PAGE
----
Test::MockCommand::Recorder - emulates and records command output


 # as called by Test::MockCommand
 my $recorder = Test::MockCommand::Recorder->new();
 my $result_object = $recorder->handle(
     command     => 'ls -l',
     function    => 'readpipe', # or 'exec', 'system' or 'open',
     arguments   => \@_,
     caller      => [ caller() ]


This class which is the default 'recorder' class for Test::MockCommand. It is automatically loaded, you don't need to add it yourself.

It carries out the brunt of the recording work, including emulating the system calls. However, it has been designed to be easy to sub-class and override, so you can make your own recorder to collect extra or different data while re-using as much of the system call emulations as you want.



Creates a new recorder object.


$result = $recorder->handle(%args)

This is called by the main Test::MockCommand framework in order to handle recording and emulating a system call. It should return undef if it can't handle this particular call. It should return a result object (either Test::MockCommand::Result or something with the same methods), encapsulating the entire call. The framework passes a hashlist of arguments, these are:


A string with roughly the command being run. Don't use this as the command to run, rather use the function and arguments parameters to make an precise emulation.


A string with the function you need to emulate. This will be exec, open, readpipe or system.


An arrayref to the original arguments of the function. Be careful to use them by reference rather than copying them, for example if the first argument to open() is undef because open() should be filling it in.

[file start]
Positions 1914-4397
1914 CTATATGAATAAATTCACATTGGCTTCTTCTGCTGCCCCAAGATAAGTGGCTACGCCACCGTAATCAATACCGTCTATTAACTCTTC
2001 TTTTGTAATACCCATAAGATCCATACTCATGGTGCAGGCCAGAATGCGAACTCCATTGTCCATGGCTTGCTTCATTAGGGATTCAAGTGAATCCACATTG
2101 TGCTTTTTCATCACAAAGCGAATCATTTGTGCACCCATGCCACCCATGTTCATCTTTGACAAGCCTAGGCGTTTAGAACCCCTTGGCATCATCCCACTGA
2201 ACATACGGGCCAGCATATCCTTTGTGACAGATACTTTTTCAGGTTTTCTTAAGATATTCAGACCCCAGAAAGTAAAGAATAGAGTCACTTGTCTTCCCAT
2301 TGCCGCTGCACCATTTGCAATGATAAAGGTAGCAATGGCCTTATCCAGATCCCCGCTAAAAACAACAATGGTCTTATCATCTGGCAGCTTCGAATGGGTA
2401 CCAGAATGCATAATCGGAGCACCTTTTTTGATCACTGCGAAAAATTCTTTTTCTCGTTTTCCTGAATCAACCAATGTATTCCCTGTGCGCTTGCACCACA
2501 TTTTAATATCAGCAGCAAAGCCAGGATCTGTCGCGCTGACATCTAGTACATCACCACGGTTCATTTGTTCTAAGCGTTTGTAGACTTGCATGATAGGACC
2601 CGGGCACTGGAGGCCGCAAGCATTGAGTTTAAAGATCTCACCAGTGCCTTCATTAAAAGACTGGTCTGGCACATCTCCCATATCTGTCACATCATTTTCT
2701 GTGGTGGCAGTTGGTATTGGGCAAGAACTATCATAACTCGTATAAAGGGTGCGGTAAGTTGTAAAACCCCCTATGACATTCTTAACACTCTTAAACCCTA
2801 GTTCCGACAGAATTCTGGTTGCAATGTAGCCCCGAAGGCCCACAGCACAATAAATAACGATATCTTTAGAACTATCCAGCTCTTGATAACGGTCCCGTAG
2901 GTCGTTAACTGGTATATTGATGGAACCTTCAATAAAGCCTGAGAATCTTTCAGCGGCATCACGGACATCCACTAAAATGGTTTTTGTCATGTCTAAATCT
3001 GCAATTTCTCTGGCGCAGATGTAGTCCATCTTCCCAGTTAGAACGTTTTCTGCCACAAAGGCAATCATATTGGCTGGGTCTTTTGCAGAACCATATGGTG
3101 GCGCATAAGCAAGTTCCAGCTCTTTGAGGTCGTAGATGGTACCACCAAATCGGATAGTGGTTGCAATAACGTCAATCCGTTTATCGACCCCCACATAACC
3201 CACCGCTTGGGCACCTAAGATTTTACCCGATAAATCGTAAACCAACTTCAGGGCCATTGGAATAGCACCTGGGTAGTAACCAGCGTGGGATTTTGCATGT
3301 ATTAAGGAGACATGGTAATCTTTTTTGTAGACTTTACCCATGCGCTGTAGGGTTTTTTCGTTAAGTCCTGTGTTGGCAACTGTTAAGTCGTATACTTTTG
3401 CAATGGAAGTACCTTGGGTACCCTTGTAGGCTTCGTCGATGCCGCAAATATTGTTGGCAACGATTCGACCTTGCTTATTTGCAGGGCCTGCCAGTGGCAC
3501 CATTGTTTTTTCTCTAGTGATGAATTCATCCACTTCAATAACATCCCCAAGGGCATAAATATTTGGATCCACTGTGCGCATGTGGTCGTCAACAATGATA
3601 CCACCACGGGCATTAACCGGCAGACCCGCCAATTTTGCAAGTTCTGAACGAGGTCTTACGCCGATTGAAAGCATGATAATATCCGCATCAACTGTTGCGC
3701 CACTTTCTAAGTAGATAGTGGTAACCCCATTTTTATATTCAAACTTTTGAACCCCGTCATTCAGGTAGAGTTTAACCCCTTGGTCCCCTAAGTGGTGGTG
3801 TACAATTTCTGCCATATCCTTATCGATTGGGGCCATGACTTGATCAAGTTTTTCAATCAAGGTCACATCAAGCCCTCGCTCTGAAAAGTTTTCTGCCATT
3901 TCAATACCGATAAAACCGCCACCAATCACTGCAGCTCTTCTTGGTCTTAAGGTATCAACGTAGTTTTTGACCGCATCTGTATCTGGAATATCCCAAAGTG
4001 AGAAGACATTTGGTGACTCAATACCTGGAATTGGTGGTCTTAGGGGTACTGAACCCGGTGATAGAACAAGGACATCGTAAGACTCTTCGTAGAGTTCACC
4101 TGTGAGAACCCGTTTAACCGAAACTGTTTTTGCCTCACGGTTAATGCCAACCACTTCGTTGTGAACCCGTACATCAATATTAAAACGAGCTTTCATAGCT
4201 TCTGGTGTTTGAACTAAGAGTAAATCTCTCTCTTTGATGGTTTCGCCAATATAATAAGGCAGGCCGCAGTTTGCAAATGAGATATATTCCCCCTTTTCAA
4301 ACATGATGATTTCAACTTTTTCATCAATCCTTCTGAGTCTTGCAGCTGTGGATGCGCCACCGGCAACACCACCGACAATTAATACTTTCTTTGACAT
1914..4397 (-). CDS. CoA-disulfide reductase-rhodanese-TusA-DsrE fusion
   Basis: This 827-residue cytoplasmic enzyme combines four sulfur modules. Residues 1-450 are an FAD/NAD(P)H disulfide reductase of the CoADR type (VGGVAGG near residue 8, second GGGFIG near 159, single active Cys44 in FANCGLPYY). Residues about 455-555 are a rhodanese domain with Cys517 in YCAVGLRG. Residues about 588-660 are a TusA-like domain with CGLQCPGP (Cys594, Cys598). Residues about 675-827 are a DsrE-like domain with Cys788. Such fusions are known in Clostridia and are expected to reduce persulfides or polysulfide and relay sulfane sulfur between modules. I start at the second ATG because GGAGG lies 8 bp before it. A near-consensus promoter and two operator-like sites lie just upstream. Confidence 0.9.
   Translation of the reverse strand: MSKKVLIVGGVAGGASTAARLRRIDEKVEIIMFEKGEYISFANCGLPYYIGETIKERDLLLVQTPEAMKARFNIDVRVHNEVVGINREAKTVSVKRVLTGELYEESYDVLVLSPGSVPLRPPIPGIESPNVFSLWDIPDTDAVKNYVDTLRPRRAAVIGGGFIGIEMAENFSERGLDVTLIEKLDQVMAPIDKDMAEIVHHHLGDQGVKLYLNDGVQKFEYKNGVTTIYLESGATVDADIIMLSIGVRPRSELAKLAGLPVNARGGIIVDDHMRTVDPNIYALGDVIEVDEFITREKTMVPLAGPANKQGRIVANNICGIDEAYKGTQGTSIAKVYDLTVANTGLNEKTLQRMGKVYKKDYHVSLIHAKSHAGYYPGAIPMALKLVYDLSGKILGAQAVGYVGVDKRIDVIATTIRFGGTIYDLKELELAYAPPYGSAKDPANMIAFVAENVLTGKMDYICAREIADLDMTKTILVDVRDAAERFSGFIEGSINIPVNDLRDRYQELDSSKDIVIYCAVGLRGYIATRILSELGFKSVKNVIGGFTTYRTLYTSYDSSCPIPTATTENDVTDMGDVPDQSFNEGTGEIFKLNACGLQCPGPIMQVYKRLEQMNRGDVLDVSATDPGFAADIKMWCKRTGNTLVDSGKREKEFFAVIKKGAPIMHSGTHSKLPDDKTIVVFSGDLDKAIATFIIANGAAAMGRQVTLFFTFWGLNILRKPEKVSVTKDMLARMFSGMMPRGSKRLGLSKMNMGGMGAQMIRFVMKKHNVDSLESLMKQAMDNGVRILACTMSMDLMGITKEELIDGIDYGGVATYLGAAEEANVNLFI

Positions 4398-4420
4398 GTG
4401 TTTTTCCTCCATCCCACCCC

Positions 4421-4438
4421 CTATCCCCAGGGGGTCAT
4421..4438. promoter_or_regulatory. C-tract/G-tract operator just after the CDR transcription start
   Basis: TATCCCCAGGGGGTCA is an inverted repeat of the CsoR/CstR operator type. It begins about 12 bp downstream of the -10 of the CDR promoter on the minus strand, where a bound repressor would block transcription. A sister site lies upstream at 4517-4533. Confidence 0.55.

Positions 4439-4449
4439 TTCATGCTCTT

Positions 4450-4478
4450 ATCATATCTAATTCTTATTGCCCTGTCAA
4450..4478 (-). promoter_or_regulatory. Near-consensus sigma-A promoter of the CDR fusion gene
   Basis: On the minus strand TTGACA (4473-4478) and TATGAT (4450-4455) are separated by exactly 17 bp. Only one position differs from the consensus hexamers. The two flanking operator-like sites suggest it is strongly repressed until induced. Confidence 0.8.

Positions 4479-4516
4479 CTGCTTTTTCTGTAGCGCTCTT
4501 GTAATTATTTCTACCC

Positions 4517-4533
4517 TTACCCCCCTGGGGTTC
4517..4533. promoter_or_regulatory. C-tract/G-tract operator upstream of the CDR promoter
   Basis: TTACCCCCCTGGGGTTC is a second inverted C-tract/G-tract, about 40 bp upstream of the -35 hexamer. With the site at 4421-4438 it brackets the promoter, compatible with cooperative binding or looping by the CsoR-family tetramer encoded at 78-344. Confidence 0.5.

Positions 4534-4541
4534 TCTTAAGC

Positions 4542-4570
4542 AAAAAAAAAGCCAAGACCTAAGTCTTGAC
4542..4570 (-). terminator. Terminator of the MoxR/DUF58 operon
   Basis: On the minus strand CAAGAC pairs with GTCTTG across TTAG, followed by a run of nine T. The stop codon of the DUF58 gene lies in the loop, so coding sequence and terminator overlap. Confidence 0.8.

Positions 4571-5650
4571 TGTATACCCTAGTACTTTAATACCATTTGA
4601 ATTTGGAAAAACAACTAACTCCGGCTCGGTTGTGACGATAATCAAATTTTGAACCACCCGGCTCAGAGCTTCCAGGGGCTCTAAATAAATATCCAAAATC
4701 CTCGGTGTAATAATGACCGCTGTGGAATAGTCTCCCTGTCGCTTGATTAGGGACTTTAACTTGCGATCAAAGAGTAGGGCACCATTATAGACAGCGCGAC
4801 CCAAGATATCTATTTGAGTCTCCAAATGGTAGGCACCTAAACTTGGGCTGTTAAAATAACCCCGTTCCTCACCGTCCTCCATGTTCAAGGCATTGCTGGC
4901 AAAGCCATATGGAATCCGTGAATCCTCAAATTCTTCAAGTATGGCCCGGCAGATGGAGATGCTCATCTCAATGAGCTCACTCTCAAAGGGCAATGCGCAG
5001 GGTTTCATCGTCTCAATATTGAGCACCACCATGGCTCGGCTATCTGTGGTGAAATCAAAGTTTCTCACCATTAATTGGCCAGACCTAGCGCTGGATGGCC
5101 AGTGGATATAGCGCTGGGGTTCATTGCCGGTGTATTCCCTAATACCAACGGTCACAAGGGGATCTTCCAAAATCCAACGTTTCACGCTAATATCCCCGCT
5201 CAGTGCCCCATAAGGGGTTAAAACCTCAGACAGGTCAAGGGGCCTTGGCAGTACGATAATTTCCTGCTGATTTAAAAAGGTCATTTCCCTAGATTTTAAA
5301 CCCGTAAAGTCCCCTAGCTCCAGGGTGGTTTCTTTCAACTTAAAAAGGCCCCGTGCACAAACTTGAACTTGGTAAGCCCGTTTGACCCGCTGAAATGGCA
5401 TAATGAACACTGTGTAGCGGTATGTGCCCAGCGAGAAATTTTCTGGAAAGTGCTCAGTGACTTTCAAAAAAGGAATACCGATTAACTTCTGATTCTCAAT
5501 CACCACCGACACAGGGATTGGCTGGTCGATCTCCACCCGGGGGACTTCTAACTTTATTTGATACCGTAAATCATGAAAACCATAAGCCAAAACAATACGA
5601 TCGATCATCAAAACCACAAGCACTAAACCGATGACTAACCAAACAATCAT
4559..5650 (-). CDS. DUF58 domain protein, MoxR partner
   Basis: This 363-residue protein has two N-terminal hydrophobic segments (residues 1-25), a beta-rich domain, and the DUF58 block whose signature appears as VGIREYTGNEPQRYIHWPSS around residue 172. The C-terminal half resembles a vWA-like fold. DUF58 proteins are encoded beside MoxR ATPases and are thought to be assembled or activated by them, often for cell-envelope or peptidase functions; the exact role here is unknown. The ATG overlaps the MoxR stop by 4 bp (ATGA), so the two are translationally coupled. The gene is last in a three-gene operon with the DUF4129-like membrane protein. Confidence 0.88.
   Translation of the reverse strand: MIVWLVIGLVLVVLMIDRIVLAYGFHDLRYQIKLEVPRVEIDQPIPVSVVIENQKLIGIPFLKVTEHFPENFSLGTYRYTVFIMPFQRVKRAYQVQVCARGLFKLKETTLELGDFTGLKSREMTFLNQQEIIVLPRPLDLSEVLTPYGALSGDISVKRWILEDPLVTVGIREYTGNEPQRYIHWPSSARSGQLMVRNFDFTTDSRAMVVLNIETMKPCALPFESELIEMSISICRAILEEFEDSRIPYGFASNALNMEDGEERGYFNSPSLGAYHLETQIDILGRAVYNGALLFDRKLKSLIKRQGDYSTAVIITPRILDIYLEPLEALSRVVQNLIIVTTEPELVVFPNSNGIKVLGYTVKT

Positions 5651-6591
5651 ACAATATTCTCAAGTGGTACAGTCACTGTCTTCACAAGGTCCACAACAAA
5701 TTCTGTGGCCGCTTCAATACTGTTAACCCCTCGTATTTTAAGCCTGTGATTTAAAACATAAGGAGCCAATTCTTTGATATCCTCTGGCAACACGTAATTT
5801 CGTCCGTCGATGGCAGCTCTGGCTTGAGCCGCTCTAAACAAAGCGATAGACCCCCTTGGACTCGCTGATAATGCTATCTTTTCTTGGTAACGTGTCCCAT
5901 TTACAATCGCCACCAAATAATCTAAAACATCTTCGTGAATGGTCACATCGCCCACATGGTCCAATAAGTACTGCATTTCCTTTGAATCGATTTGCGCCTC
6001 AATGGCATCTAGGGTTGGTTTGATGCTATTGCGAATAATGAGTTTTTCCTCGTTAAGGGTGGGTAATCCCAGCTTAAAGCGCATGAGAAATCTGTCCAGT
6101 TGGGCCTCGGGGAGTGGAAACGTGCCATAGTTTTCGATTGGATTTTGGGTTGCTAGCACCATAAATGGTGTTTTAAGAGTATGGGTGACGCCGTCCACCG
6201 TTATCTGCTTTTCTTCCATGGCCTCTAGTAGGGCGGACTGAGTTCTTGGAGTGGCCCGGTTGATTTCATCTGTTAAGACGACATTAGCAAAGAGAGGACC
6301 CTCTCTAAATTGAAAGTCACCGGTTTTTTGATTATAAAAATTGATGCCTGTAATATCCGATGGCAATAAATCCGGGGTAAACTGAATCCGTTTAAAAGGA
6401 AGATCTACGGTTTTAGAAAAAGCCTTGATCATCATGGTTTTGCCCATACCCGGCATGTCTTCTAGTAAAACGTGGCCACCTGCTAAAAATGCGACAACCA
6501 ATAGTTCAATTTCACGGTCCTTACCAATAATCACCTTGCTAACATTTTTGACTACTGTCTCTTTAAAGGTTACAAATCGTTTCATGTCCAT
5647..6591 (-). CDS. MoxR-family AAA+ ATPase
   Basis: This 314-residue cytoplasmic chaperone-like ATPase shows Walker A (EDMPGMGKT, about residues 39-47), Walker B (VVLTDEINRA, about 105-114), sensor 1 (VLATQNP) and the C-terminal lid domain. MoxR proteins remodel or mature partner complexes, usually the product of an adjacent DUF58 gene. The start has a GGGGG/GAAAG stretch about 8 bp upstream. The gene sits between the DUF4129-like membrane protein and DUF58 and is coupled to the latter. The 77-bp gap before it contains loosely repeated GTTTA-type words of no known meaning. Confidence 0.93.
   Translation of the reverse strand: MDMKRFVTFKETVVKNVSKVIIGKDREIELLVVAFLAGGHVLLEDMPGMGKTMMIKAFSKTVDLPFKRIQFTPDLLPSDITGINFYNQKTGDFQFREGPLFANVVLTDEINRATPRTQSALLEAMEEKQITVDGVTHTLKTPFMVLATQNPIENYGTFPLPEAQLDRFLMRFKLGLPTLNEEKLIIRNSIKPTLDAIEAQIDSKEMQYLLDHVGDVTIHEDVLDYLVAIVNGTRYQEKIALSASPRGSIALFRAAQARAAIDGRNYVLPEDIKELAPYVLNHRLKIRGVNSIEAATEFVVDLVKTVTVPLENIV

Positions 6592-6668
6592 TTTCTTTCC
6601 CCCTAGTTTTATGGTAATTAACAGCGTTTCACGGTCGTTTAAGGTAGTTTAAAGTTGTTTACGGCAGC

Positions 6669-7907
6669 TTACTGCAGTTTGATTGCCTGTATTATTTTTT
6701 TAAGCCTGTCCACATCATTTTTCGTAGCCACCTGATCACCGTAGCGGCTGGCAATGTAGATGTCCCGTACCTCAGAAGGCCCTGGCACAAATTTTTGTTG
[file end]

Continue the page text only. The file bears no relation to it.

An arrayref containing the results of caller(), collected at the start of the emulated function. This lets you see who called open(), system(), etc.

In order to make it easy to build your own recording objects, the implementation of handle() calls out to other methods on the object to do the work of handling.

First it calls matches(%args) to see if it should record this command, or just return undef immediately.

Next, it calls pre_capture(%args) and expects to get back a result object. It puts this object in $args{result}.

It then calls record_open(), record_system(), record_readpipe() or record_exec(), based on the function being emulated. It puts the result of this call into $args{return_value}.

Finally, it calls post_capture(%args).

It returns the result object created by pre_capture().

$should_handle = $recorder->matches(%args)

This should return non-zero if the recorder can handle this command, or zero if it cannot.

$result = $recorder->pre_capture(%args)

This gets called before any matched command. It should return an object that will be used to store command results. Whatever it returns will be added to the %args hash with the key result. It's not possible to stop the capture by returning undef here, use the matches() method for that.

$return_value = $recorder->record_open(%args)

This should emulate a call to open(), but instead of letting open() create the filehandle specified by the caller, it should create a intermediary "fake" tied filehandle that passes on reads and writes to the real filehandle. If all you want to change is the code implementing this fake filehandle, override the create_tied_fh() method instead of this method.

The returned value will be added to the %args hash with the key return_value.

$new_fh = $recorder->create_tied_fh($real_fh, $result_object)

Creates a Test::MockCommand::TiedFH filehandle attached to this object.

$return_value = $recorder->record_system(%args)

This should emulate a call to system(). The returned value will be added to the %args hash with the key return_value.

$return_value = $recorder->record_readpipe(%args)

This should emulate a call to readpipe(). It should always return a scalar. If an array is wanted, the Test::MockCommand framework will split it up according to $/. The returned value will be added to the %args hash with the key return_value.


This should emulate a call to exec(), except it shouldn't exit Perl after running the command, as exec() would. Just return as normal - the return value is stored, but is unimportant - and the Test::MockCommand framework will exit Perl with the appropriate exit code after saving the database.


This gets called after emulating the command. It can add any extra data only known after running the command, for example the command's exit code or the contents of any files that the command is known to have created.